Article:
Methadone Treatment and Protection Act 2009

Please support Senator Rockefellar and Corker with the Methadone Treatment and Protection Act 2009


Methadone is a synthetic opioid prescription drug that has been extensively tested and federally approved for use in the U.S. for more than thirty years. While it was first prescribed for pain management, methadone is also widely used as part of opioid addiction treatment. Recent reports show methadone prescriptions and methadone-related deaths are on the rise.

According to the Department of Justice?s National Drug Intelligence Center, the number of prescriptions written by physicians for methadone has increased by 715% from 2001 to 2006. Similarly, according to the Centers for Disease Control and Prevention (CDC), in 2005, there were a total of 4,462 methadone-related deaths, representing an increase of 468% since 1999. By contrast, all poisoning deaths by all drugs increased by 66% over the same time period. The age-specific rates of methadone-related deaths are higher for persons age 35 to 44 and 45 to 54 than for other groups and the rate of methadone deaths in younger individuals (age 15-24) has increased 11-fold from 1999-2005. (NOTE: Prior to 1999, methadone did not have separate classification from other opiate-related deaths. Therefore, the study released by the CDC in 2006 was the first opportunity to examine the trends in methadone exclusively. This report was updated in March 2008 with data from 2005.)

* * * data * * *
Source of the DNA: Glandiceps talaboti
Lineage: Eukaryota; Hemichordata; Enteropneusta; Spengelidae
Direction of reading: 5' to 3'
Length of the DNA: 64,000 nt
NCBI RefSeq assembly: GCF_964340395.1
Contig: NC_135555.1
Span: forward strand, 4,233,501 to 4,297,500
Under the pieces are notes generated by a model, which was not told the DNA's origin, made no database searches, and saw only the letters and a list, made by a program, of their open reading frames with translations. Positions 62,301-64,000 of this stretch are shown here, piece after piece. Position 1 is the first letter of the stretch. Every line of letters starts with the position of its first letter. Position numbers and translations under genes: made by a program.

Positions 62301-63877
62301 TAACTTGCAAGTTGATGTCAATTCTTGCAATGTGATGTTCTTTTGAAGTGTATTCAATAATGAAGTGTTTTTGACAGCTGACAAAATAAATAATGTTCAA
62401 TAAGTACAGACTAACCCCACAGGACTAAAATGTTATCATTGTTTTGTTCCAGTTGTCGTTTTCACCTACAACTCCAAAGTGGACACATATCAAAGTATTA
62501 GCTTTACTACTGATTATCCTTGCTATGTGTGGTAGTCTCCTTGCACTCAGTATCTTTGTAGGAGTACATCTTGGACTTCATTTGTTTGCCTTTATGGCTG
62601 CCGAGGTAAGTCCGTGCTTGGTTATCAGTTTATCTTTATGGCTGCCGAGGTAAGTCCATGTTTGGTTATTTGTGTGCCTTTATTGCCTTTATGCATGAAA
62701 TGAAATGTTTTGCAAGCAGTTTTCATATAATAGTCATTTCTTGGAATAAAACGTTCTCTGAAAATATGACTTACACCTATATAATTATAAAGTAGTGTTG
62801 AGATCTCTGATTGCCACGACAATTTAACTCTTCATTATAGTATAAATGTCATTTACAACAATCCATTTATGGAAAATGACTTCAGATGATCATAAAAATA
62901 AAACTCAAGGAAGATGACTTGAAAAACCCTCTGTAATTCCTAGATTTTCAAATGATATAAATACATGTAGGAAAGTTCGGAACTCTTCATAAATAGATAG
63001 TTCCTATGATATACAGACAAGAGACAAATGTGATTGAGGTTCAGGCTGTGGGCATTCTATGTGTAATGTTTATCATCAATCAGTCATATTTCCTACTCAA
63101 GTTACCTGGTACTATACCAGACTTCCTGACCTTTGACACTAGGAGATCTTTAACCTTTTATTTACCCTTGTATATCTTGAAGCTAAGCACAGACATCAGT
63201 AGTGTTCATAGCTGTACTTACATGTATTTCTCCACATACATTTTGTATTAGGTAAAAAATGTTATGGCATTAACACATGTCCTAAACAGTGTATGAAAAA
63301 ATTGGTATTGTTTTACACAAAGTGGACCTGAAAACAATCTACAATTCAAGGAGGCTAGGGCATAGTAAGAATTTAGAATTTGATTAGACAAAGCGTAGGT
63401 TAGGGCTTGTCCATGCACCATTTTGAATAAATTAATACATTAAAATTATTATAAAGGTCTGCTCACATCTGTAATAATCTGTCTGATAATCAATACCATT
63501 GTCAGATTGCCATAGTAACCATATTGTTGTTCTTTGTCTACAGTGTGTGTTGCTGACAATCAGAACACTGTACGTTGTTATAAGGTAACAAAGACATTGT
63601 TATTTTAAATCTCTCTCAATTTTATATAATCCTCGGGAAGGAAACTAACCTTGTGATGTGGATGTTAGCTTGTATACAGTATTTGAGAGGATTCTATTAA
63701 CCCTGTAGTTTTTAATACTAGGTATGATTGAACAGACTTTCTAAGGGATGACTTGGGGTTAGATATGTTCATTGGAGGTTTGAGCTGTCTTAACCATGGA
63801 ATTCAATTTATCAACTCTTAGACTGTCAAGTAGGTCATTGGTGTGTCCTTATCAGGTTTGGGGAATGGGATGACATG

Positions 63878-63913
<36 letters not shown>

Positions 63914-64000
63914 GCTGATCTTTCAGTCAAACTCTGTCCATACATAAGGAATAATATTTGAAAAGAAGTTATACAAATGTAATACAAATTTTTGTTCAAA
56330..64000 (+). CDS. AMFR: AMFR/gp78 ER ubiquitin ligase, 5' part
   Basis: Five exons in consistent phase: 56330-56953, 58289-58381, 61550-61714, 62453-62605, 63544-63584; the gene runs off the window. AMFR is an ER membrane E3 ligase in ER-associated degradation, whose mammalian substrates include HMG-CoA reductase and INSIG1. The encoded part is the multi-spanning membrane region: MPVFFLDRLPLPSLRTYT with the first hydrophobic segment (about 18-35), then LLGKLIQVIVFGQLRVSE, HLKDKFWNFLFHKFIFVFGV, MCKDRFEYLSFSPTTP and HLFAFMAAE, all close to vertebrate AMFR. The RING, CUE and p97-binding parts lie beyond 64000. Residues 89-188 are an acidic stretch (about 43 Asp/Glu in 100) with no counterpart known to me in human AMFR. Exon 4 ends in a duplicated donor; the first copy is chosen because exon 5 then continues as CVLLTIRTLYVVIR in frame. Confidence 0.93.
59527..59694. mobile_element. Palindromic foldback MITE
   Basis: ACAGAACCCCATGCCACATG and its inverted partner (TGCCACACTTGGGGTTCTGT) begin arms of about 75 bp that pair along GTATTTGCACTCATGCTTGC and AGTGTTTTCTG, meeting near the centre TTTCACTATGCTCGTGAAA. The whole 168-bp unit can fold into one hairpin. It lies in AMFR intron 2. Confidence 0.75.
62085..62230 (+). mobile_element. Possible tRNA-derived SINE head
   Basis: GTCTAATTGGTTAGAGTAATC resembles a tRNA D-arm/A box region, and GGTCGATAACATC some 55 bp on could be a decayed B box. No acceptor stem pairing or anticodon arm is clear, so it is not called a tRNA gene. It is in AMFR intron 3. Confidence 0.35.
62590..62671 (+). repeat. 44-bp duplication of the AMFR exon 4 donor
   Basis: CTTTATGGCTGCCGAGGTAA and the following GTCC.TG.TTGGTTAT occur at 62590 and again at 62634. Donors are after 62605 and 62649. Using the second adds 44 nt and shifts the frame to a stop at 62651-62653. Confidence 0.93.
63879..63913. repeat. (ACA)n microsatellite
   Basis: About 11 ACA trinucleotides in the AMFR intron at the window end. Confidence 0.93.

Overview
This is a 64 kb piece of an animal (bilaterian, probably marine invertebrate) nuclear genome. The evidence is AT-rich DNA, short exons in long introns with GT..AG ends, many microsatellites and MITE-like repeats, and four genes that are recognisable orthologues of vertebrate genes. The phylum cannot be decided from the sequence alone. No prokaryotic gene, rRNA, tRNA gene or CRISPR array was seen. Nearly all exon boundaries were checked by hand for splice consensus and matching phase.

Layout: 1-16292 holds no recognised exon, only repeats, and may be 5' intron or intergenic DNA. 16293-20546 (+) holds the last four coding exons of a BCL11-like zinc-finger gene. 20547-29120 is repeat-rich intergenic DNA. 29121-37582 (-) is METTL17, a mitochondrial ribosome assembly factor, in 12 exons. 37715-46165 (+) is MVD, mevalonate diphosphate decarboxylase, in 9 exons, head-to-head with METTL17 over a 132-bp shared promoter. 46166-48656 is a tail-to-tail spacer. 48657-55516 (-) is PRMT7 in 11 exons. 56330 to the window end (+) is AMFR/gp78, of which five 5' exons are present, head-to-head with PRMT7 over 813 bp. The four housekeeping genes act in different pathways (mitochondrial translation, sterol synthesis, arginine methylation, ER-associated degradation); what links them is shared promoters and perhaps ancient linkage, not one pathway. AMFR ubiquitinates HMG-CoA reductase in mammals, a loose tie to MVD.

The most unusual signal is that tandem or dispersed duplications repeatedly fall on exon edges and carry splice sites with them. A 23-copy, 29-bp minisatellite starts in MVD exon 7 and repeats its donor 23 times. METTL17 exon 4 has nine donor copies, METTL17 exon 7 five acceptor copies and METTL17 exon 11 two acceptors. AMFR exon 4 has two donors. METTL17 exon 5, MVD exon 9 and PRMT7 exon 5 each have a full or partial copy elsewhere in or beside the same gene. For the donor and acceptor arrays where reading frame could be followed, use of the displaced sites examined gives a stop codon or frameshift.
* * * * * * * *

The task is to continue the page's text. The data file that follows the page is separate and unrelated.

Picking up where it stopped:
Given the alarming increase in methadone-relate deaths, particularly among our nation?s youth, federal legislation is necessary to improve the tools for federal oversight, provide proper practitioner and patient education, and improve data collection ? without compromising patient access to methadone treatment

I. Current Federal Oversight of Methadone

The Food and Drug Administration (FDA) is the federal agency responsible for determining if a drug is safe and effective. Originally, federal oversight of methadone distribution and use was also entirely within the jurisdiction of the FDA. However, in 2001, the federal responsibility for oversight of opioid treatment programs, or more specifically in this case Methadone Maintenance Treatment (MMT), shifted to the Substance and Mental Health Services Administration?s (SAMHSA) Center for Substance Abuse Treatment. Following that transition, SAMHSA replaced FDA?s original method of monitoring methadone distribution with guidelines developed by CSAT. These guidelines require all entities that choose to administer MMT be certified by an accrediting organization and to use the ?best clinical practices? as outlined in the accreditation guidelines.